For the past many years, the buying power of the Texas State Board of Education has been a big factor in determining what our New Hampshire kids read in their textbooks. Among many other benefits, the Common Core State Standards and the companion Next Generation Science Standards provide new and better yardsticks for text books. The new standards liberate the rest of us from the dictates of the Texas board, all the more so because Texas has so far not elected to implement the Common Core.
Here is the New York Times coverage of the appointment of anti-science members to the biology committee recommending texts to the Texas board. Read this and be glad these folks aren’t determining what science texts our kids will be using:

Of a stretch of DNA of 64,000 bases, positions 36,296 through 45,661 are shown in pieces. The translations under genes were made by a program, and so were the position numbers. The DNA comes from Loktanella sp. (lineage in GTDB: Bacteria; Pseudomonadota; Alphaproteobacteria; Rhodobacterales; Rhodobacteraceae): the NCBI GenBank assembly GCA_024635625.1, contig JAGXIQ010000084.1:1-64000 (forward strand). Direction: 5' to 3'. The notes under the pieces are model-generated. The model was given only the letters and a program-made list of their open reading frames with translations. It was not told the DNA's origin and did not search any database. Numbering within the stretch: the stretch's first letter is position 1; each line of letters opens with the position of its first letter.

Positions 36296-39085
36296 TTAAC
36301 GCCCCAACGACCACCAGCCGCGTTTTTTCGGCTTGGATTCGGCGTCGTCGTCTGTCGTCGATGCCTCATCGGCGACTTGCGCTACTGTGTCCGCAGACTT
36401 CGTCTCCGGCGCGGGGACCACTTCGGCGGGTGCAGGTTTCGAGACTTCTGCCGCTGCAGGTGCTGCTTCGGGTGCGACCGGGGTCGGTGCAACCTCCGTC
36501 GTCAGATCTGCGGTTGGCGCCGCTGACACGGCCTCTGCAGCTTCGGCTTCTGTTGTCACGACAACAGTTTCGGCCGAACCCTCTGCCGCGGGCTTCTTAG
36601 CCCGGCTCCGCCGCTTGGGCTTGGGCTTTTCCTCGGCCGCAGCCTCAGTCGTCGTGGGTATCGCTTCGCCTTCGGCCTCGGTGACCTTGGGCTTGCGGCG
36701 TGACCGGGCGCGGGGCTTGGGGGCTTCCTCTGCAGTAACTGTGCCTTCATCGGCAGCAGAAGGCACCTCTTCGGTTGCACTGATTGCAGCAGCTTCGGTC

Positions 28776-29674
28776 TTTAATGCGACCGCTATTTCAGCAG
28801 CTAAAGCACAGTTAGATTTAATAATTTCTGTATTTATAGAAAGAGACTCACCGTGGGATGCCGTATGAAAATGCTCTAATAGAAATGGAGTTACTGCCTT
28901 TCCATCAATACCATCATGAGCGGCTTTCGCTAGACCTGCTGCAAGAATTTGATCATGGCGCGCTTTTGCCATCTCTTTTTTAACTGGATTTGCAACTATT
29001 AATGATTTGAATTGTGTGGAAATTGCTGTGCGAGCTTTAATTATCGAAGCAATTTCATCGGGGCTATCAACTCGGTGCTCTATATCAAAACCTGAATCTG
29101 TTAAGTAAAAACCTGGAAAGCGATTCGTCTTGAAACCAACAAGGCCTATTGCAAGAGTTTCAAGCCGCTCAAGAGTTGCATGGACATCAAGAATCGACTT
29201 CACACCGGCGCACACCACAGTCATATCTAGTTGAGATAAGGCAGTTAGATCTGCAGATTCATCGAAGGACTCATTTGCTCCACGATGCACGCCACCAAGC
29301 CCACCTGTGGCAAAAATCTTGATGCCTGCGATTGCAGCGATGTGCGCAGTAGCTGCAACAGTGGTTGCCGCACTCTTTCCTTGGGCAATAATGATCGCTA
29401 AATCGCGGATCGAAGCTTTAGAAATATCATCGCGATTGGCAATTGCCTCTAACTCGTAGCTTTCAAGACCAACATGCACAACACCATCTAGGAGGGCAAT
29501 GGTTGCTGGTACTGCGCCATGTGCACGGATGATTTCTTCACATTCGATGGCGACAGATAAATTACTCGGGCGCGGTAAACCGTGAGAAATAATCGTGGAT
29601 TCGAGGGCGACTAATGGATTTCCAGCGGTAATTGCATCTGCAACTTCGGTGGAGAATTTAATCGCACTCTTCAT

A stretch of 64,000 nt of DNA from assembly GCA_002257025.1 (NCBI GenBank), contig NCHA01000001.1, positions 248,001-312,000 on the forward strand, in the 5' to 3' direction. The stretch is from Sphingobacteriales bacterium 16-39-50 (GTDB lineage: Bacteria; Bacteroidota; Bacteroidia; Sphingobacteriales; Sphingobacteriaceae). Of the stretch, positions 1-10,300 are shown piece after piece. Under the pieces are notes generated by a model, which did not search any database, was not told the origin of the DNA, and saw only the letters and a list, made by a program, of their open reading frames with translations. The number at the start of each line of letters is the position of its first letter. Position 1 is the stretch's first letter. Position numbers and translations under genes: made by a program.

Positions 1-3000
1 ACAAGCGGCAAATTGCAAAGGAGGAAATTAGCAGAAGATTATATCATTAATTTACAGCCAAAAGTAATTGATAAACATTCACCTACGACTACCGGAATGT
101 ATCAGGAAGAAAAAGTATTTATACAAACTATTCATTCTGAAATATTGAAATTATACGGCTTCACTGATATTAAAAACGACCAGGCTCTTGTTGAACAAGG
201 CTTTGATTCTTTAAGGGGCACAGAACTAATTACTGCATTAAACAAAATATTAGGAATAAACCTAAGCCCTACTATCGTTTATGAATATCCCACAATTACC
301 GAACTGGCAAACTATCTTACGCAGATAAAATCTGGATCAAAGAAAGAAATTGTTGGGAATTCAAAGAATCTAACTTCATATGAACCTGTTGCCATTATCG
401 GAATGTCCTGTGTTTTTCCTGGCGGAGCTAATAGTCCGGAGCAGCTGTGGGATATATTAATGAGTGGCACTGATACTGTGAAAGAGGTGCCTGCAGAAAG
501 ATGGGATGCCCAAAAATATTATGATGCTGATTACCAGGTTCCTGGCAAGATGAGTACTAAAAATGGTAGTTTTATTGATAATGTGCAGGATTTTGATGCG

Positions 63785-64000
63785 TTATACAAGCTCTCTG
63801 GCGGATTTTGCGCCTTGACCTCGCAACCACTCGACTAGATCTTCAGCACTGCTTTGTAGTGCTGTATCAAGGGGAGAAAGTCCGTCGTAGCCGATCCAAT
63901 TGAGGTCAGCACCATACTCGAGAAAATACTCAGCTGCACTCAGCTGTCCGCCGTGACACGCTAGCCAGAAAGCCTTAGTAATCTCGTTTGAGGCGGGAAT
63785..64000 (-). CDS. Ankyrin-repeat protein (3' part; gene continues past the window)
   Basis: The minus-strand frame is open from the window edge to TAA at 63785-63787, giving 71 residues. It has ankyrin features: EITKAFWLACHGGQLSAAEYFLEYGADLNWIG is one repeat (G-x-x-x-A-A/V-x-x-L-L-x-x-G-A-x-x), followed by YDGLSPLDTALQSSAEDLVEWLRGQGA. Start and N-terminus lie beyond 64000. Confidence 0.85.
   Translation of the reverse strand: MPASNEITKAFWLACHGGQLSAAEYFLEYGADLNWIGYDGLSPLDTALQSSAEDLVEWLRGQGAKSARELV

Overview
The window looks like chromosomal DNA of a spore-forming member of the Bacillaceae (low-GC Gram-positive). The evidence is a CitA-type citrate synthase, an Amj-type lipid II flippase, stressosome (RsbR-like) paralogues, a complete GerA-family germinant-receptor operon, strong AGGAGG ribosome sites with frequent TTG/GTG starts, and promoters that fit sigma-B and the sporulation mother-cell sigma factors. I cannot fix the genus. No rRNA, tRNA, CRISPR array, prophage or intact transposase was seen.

AUSTIN, Tex. — One is a nutritionist who believes “creation science” based on biblical principles should be taught in the classroom. Another is a chemical engineer who is listed as a “Darwin Skeptic” on the Web site of the Creation Science Hall of Fame. A third is a trained biologist who also happens to be a fellow of the Discovery Institute, the Seattle-based center of the intelligent-design movement and a vice president at an evangelical ministry in Plano, Tex.
As Texas gears up to select biology textbooks for use by high school students over the next decade, the panel responsible for reviewing submissions from publishers has stirred controversy because a number of its members do not accept evolution and climate change as scientific truth.